Plenary panel 2: Gender at the Margins: The Role of State
(in partnership with DCAF)
The role of the state is to facilitate and ensure the organizational and operational development of the security sector in line with democratic principles. This includes purposefully addressing gender in order to:
- Identify and understand how violence, conflict and crime affect men and women differently;
- Account for gender diversity in perceptions of security and insecurity;
- Integrate a representative perspective, namely to include women in developing and overseeing strategies to prevent, manage and resolve violence, conflict and crime; and
- Increase the institutionalization of legal and structural opportunities and rights in order to progress gender equality and human rights.
- Why is gender relevant to the success of the state? What are the tangible benefits of gender mainstreaming state formation and democratization processes? Conversely, what are the consequences of not including gender in planning, development and implementation of state formation? How can we increase the motivation of the state, and state actors, to champion gender as a critical component of democratization?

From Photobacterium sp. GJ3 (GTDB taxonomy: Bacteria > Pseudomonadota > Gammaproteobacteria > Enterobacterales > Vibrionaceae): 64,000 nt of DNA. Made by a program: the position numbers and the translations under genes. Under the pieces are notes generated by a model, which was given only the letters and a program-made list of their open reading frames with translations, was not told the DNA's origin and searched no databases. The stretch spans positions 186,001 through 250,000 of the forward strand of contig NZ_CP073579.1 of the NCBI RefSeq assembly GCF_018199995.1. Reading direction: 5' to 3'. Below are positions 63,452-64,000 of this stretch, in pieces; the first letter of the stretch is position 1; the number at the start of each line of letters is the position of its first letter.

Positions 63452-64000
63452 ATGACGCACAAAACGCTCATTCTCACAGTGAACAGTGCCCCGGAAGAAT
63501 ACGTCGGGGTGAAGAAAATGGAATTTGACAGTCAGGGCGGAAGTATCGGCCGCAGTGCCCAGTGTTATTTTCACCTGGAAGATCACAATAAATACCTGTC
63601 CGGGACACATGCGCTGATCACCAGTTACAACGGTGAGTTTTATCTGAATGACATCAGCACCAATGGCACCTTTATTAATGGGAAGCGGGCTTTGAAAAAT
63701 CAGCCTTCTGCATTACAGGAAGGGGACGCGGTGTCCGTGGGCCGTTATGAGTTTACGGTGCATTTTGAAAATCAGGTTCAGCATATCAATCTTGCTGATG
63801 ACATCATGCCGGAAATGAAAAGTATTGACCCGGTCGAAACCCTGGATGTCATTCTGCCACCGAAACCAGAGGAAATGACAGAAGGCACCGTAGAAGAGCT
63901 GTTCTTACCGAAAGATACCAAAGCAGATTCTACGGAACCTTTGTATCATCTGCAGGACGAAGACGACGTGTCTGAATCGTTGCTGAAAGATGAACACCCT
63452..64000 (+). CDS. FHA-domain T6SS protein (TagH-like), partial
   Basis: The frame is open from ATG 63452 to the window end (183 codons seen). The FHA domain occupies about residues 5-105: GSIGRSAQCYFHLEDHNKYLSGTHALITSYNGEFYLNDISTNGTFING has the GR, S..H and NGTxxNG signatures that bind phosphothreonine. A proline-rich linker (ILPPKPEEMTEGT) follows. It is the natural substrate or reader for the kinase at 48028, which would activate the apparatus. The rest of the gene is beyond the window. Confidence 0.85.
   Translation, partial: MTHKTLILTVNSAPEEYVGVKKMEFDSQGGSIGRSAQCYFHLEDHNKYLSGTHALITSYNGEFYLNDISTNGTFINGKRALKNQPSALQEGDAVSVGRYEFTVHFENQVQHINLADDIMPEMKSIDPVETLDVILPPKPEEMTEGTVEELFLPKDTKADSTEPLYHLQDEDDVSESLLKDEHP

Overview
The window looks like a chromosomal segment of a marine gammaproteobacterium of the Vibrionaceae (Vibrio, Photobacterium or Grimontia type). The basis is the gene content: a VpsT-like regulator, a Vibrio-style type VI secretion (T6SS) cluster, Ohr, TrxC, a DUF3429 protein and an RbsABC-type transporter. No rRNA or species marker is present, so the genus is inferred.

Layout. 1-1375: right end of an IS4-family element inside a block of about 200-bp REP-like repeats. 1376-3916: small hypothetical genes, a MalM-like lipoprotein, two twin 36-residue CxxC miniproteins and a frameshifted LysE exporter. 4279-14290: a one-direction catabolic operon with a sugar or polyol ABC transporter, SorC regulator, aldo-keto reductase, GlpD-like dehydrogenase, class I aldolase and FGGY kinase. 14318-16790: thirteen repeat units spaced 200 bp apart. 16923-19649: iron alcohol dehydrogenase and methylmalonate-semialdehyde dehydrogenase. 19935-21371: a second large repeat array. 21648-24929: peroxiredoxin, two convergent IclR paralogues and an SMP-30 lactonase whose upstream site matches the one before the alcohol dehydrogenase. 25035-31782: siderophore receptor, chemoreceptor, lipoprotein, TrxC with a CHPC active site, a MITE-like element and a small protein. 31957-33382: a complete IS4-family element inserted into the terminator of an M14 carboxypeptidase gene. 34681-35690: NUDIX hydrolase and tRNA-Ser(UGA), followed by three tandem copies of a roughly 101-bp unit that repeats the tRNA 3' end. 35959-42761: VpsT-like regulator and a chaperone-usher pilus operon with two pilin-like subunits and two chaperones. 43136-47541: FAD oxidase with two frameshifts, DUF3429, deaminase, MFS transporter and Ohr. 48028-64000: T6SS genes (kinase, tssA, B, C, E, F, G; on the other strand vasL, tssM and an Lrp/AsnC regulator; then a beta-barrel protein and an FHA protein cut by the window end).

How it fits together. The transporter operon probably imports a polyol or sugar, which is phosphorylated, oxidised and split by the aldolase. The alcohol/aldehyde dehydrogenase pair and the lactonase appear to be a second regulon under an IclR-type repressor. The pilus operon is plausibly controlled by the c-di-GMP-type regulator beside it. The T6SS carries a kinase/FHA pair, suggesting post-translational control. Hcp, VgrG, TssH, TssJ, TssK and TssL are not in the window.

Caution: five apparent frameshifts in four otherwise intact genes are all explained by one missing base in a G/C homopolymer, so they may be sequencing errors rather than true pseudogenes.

- What is the role of National Action Plans (NAPs on 1325)? Is this security policy document meant to inspire – or establish – a vision for gender mainstreaming? Are they meant to establish a standard to work towards achieving? Do they exist in order to fulfill an obligation and complete a task? Or is an NAP meant to be the policy equivalent of social development and change? Do they exist to support cooperation and collaboration between civil society and government institutions? Is the role of the NAP simply to increase the number of women in the security sector?
- Why is gender relevant to security sector institutions? What are the organizational and operational benefits of gender mainstreaming security sector institutions? If gender is not addressed within the security sector – police, armed forces, justice – will it make a difference to citizens?
Kolinda Grabar-Kitarović‚ Ambassador, Assistant to Secretary General, NATO
Elisabeth Naucler‚ MP, Parliament of Finland
Tanja Miščević‚ Serbian Chief Negotiator with EU
Valerie Evans‚ Head of DE&S’s International Relations Group IRG, MoD, UK
Daniel de Torres‚ Deputy Head, Operations III, DCAF (Chair)